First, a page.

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New ISP database laws: Vital or Dangerous? Data Retention Regulations 2009

8 April 2009 Written by broad
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New laws have recently been passed that will require your ISP to log your activity on the internet. The ‘Data Retention Regulations 2009’ EU directive places legal obligations on every ISP to retain personal details of internet users. This includes Internet telephony, email and web browsing history.

These powers will be limited to data such as a time, date and IP address and won’t extend to actual email content. They will however store your entire browsing history including all pages you’ve visited or attempted to visit. Details of fixed and mobile calls will go even further, providing the government with the geographical data of the call. The act has been around for a while but has only now been updated this week to include the law on internet communication.

There’s a debate that’s being widely ignored by television news media between regular citizens, government ministers, pro-privacy organisations and millions of bloggers. The topic? Is the act there to prevent against serious, large scale crime such as terrorism or does it exist only to enable the government to access a ‘big brother’ style database that George Orwell predicted in his classic book, 1984? We took a subjective look through some of advantages and disadvantage of the new law.

The Good

 

Terorrism / Law Enforcement

The data kept in such a scheme would be, as the regulations state: “for the purpose of the investigation, detection and prosecution of serious crime, as defined by each Member State in its national law.” The main usage for such data in the past has always been to enforce ‘real-life’ evidence or collaborate stories. It is rarely, if ever used to actually prevent terrorism. However, it may well have saved lives and brought criminals to justice. Authorities report that telephone data gathered under the old version of this act made a “significant contribution” to the investigation surrounding the 7 July 2005 London Bombings.

Preventing Long term ICT / Internet crime

So crime prevention might not be the order of the day as far as data retention is concerned, but it can help bring criminals to justice. It also has strong applications in fighting cyber crime such as fraud and hacking. It’s common to see ICT crimes not even being discovered or reported for months, so being able to look back through an entire years data makes it far easier for law enforcement agencies to track down criminals.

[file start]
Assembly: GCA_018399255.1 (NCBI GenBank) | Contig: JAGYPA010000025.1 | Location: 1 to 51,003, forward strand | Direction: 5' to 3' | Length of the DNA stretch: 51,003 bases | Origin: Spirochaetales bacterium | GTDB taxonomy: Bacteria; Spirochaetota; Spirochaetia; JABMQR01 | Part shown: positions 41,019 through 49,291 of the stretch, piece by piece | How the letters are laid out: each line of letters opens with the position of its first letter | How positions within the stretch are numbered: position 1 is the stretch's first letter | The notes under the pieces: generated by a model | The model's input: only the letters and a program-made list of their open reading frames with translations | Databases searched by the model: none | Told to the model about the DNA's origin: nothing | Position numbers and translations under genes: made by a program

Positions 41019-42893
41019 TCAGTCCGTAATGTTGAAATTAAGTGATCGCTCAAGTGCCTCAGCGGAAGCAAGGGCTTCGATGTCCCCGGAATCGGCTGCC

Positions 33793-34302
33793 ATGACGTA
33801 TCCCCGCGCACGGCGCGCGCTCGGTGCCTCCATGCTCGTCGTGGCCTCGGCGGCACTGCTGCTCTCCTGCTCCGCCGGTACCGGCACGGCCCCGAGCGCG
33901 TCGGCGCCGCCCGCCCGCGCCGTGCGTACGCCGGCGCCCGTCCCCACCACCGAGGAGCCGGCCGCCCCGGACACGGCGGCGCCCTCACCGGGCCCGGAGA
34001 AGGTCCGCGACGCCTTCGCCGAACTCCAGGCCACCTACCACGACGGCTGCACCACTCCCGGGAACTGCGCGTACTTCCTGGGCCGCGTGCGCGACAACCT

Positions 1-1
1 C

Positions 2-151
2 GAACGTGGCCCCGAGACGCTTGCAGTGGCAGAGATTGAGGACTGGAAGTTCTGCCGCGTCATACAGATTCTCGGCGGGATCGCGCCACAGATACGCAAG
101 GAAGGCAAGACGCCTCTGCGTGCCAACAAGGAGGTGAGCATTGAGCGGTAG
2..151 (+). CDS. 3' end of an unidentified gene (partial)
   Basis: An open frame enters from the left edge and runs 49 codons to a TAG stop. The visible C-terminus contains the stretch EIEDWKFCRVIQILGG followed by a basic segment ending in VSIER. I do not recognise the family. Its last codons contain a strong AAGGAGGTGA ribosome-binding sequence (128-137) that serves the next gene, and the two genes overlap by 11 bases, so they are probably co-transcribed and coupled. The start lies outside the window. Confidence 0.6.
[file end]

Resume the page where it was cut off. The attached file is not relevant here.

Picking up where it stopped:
The ‘European Working Party on Information Technology Crime’ (EWPITC) wrote in 2001 that: “It is absolutely imperative that the retention period of vital “traffic data” is set o a minimum of 12 months. It cited offences such as drugs trafficking, human trafficking and terrorism as some of the largest areas this data could help enforce.

The Bad

 

Public Cost

Data retention is not just about forcing ISPs to hand over data; it’s about setting up the whole system. Because a law like this has never been passed before, most telecommunications companies simply don’t have the hardware and software on hand to process the information. In the UK, the government’s solution has been to spend taxpayer’s money on the program. The cost to get all UK companies up to speed with the new law is estimated at around £48 million. In a recession, many members of the public see this money as an unnecessary waste.

Effectiveness

Like most forms of law enforcement, it’s not fool proof. The type of highly organised and well funded criminal organizations such as terrorism and global cyber crime groups would have little problem in avoiding having their communications logged. Heinz Kiefer, president of the European Confederation of Police commented on his doubts about the effectiveness of data retention: “it remains easy for criminals to avoid detection through fairly simple means…The result would be that a vast effort is made with little more effect on criminals and terrorists than to slightly irritate them.”

Criminals online are able to adopt a variety of techniques in order to avoid detection. These include using private networks, peer to peer technology, proxies and internet cafes. It’s not any harder to hide data on the internet than it is to use a disposable mobile phone. Privacy groups believe that the real criminals are the only people that aren’t being punished by the new legislation and claim that it’s real purpose is to create a ‘big brother’ state where the government has the ability to spy on its citizens.

The Future

If some of that sounds a little too conspiratorial for you, cast your mind back five years or so when the government were using anti-terrorism law as a means to quell protests about the Iraq war. Most moderate privacy campaigners agree that some level of retention is required, but believe the limit should be between five to seven days instead of an entire year.

Regardless of debate, the law has now been passed. How far laws like this will go depends on citizens and businesses speaking out about their concerns. Although this specific regulation has passed with relatively little opposition, a similar claim aimed at users of social networking sites such as Facebook and Myspace has had a much tougher time in recent weeks. We might not be seeing George Orwell’s vision of the future come to life just yet but a close eye must kept on privacy and data protection laws in the future.

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